Hurried and Waiting

I happened to have an especially rough workday today.  I had a sit-down with the only seminormal sort in the bullpen — the one fellow in suite such-and-such who didn’t pretend that the Internet gymnastics we each perform on a daily basis are a religious rite — and I found out he was giving notice because the environment was “just too miserable.”  He cited passive-aggressive behavior, ineffective management, disinterest among the staff, and a generally tense milieu as his reasons.  I can’t say I blame him.

The train, too, had given him cause for departure.  The good old Blue line — we wise former Chicago-eastsiders know it’s not quite half as bad as its downright dangerous cousin the Red line — its sporadically underground, steamy-armpit stations like Logan Square and Belmont, the mixture of conspicuous hipster-yuppies, muted working-class types, and full-blown suits riding, together and disinterested, into the mouth of Chicago’s Loop.

We all hurry up or down ruddy CTA stairs only to wait at the edge of the motionless platform, to stumble into gaping-maw mechanized doors onto ribbed-metal and hard-plastic train cars and then to wait again, shuffled to and fro amid the human-cattle tide within the train car’s entrails.  As the inhale and exhale of inbound and outbound travelers inflates and contracts it’s all eyes downward, watching iPods, iPads, iPhones, Kindles, paperbacks, and sometimes feet.  We don’t look at each other anymore.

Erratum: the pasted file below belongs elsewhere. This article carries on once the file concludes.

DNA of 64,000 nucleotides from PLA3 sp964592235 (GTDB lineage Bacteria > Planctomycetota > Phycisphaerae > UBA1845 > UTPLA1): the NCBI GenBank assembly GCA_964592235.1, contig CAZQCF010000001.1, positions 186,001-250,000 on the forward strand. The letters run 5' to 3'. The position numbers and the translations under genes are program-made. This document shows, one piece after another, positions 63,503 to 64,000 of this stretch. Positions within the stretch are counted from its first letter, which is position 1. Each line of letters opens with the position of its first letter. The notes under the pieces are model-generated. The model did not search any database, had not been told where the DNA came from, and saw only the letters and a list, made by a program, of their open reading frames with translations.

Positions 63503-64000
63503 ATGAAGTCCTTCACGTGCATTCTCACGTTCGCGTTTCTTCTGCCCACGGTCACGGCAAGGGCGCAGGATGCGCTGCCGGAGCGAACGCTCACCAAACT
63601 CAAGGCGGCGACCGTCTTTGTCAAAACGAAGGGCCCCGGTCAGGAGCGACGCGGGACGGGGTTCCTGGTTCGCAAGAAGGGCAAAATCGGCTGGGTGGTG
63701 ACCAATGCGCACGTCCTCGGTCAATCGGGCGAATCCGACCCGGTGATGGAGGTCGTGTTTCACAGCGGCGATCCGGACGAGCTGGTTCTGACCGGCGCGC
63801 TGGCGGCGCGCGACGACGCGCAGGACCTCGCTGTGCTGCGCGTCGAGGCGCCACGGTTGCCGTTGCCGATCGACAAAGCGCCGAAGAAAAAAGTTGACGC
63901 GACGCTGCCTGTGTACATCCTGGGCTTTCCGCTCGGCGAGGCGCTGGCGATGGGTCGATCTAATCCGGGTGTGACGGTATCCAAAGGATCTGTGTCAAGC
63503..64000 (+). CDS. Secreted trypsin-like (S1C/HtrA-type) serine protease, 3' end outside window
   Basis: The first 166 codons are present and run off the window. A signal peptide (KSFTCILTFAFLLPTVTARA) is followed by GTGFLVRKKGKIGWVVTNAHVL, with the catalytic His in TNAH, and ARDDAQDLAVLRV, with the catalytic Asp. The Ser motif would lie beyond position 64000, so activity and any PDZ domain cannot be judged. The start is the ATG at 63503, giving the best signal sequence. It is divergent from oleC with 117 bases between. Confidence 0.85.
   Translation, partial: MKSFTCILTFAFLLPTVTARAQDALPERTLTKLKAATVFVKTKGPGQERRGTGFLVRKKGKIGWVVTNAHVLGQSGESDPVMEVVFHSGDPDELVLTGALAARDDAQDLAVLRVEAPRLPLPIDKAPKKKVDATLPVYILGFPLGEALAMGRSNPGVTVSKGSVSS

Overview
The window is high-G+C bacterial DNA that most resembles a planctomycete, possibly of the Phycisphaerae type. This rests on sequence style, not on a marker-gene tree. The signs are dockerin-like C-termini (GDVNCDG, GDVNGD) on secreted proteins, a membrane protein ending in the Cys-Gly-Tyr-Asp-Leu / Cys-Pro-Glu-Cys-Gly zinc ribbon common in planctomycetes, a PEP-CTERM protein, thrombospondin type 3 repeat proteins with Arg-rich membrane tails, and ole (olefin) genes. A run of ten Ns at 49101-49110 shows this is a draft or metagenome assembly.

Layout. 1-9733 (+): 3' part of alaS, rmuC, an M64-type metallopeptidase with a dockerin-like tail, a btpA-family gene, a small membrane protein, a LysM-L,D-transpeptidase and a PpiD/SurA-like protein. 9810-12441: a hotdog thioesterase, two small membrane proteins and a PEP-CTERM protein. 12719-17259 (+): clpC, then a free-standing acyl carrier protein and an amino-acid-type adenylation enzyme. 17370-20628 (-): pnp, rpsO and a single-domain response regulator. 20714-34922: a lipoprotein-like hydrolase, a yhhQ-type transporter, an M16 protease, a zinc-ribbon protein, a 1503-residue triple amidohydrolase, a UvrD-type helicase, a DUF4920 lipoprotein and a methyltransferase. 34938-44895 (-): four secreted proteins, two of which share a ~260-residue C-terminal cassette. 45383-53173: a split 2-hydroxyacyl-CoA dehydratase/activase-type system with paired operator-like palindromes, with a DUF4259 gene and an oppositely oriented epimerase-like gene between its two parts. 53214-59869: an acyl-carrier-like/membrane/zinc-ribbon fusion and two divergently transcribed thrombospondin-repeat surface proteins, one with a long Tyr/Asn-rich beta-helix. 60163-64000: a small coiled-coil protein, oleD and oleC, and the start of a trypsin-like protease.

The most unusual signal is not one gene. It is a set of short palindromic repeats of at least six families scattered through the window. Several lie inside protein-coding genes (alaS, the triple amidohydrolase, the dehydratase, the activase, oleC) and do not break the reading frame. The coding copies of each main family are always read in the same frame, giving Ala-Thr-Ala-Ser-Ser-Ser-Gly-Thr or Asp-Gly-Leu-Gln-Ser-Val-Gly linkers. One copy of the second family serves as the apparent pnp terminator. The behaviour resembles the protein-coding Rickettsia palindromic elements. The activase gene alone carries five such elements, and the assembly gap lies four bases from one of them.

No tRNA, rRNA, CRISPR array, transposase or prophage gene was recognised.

We ride and rush and gush out of halting trains at different points within the city proper.  The rush-hour crowd teems and bursts out of cavernous underground bunkers to hurry onto an eight- or ten-hour wait – until life and the commute begin again later that night.

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2 thoughts on “Hurried and Waiting

  1. well done. I’d like to say that the feeling of alienation we experience on our commute is caused by the alienation that we experience in the work place.

    Let me explain.

    Capitalism, a system of private property and pursuit of profit, breaks our work experience down into isolated tasks determined by those who own the tools of production. As we are told what to do we do not need to develop relationships with our co-workers in order to cooperatively accomplish anything. We are alone in our work because we do not control our work space. As we all are in the same boat (99%) we travel alone to our place of employment where we are alone.

    If we worked with others to create goods, then we could participate in a local economy, and develop relationships with the people that we interact with.

    Tell me what I’m wrong.

    • You’re certainly not wrong. You may have understated the presence of antisocial behavior during the commute, though. All interaction is person-to-device — whichever flavor that may be. That factor adds fuel to the alienation fire, I think. We become objects to each other.

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